One of the first things writers learn is to start a story with conflict. Some writers have bombs go off. Others start with a death. Or a break-up. But over the years, looking at unpublished material, I’ve learned and relearned that how such conflicts are rendered on the page stylistically can often be just as important as the conflict itself, and sometimes even more important.
I’ve seen a lot of stories start with the dead or dying—a topic that is universal to the human experience. And yet, stories that promise a content-minor conflict on something like, say, a character losing her job, seem to have more tension. Why is that?
Often it’s based on how the writer handles the conflict stylistically. In some ways, it’s not the conflict itself that draws readers in, it’s the promise of conflicts. A story that opens blatantly with death often isn’t as interesting as a story that opens with the promise of death—whether that death happens on the first page or last page of the story.
When you begin a story with a death itself . . . that’s it. It’s all there, on the page. But when you begin a story with a promise of death, the reader feels the need to read on to find out about the death and discover whether or not is actually happens.
Weeks ago, when doing some research, I ran into this article on Writer’s Digest, which makes a few articulate statements on what I’m talking about today. It points out that showing the audience the cat in the bag isn’t near as interesting as mentioning only a whisker or paw poking out of the bag. The article goes on to give these two examples that I’m going to borrow:
The blackened mask had two slits for the eyes and a triangular hole where the nose would fit. Lips pierced by claw-like teeth were painted where the mouth would have been, and my mind screamed the question … would I be victim or victimizer this time?
This example shows us the entire “cat.” The content has tension, but the way it’s rendered it so straightforward, it nearly robs the passage of tension.
Compare that example to this one:
“I didn’t know you’d gone to acting school,” she said.
He laughed. “My father’s idea. I only lasted two months, and I was pretty bored.” He pushed himself from the chair. “What about that pizza?”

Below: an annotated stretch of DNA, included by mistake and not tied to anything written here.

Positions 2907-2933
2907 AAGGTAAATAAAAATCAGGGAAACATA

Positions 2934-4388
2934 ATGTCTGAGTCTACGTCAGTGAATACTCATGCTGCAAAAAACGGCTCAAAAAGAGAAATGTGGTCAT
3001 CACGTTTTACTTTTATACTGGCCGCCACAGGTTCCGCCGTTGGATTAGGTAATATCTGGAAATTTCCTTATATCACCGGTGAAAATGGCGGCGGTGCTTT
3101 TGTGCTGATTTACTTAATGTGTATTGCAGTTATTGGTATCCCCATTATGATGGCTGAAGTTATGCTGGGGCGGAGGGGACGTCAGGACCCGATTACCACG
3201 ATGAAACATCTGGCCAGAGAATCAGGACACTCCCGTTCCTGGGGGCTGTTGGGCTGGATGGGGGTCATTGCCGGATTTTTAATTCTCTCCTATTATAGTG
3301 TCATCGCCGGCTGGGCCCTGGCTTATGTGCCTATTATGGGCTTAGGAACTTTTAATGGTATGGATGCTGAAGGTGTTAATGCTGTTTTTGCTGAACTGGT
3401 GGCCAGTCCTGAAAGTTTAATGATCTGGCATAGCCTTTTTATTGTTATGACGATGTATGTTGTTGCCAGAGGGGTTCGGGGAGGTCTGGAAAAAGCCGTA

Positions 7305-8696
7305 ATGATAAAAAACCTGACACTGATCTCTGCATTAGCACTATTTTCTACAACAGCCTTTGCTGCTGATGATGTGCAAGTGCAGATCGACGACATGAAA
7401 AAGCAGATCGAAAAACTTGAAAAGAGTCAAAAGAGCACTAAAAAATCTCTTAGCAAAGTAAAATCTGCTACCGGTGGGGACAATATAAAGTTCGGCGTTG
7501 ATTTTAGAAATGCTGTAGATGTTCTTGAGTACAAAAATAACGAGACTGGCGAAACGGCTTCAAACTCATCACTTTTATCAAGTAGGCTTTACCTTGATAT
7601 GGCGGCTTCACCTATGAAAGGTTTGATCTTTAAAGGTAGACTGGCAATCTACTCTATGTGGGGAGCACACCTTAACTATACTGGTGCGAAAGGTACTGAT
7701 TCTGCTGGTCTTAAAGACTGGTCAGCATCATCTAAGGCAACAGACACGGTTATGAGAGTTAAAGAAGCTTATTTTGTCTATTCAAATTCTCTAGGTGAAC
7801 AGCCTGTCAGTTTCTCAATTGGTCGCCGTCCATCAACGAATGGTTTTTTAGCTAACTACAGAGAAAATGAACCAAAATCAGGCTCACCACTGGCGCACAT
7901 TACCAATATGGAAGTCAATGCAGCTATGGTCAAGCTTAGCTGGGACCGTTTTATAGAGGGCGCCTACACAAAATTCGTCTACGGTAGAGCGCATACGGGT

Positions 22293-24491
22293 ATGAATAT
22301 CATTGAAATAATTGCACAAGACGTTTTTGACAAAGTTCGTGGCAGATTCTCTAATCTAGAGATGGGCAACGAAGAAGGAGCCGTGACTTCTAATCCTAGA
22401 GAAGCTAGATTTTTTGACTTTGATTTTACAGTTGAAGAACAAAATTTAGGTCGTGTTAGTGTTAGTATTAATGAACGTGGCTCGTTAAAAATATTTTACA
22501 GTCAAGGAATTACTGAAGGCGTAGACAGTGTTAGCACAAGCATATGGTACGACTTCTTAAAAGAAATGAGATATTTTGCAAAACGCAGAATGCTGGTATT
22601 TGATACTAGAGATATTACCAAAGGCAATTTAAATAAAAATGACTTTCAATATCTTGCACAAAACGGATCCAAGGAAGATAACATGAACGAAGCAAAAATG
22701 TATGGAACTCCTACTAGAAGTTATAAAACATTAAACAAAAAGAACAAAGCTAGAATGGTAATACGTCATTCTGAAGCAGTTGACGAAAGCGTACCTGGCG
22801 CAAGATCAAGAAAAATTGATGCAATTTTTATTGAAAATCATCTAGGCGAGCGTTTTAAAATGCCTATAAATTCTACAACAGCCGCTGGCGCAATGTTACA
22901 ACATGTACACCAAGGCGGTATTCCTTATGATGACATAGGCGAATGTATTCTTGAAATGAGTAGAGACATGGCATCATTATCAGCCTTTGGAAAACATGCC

The content of this example is pretty simple, and yet, the way it’s presented carries a sense of uncertainty about it. The female implies that she should have already known about acting school, which subconsciously makes us wonder why she doesn’t, and if the male is hiding something.
When the male laughs it off, downplays it, and changes the subject, we are left to feel more uncertain. We are left feeling tension, even if we can’t consciously point to it on the page.
In short, the second example lets us glimpse a whisker or paw, and not the whole cat.
Please note that there are times we should probably see the whole cat, like at the climax of the story. But even then, your story might have more power by leaving an ear or tail in shadow. This all goes back, again, to the power of implying things in writing, instead of saying everything straight out. When we imply things, the reader becomes more of a participator in the story, which leads to them being invested in the story.
Questions (often subconscious ones) are what hook a reader, not answers to things they don’t yet care about.
Can you start a story with a blatant death? Of course, but in the process, you want to promise other conflicts. The death should push the door wide open to big problems. It should be the vehicle that lets you promise more tension. It creates more problems rather than being the sum of the problems. Same with openings where bombs go off and break-ups happen, etc.
Ultimately it’s this stylistic skill of only showing a whisker that makes “simple” stories feel significant. It’s one reason why a story opening about a conflict between a father and daughter can sometimes feel more interesting than a story opening with the president being assassinated. If the opening is only about the president being assassinated, it won’t have the promises that make readers want to keep reading. Whereas, a minor argument between a parent and child that has promises of future tension might make us want to read more.
So, in opening your story (and even throughout), remember that it’s not the conflict alone that draws readers in, it’s the promise of tension in the future. Don’t put the whole cat on paper.
What ways do you promise your readers conflict? Let us know in the comments!
September C. Fawkes is a freelance editor, writing instructor, and award-winning writing tip blogger. She has edited for award-winning and best-selling authors as well as beginning writers. Her blog won the Writer’s Digest 101 Best Websites for Writers Award, Query Letter’s Top Writing Blog Award and has over 500 writing tips. She offers a live online writing course, “The Triarchy Method,” where she personally guides 10 students through developing their best books by focusing on the “bones” of story.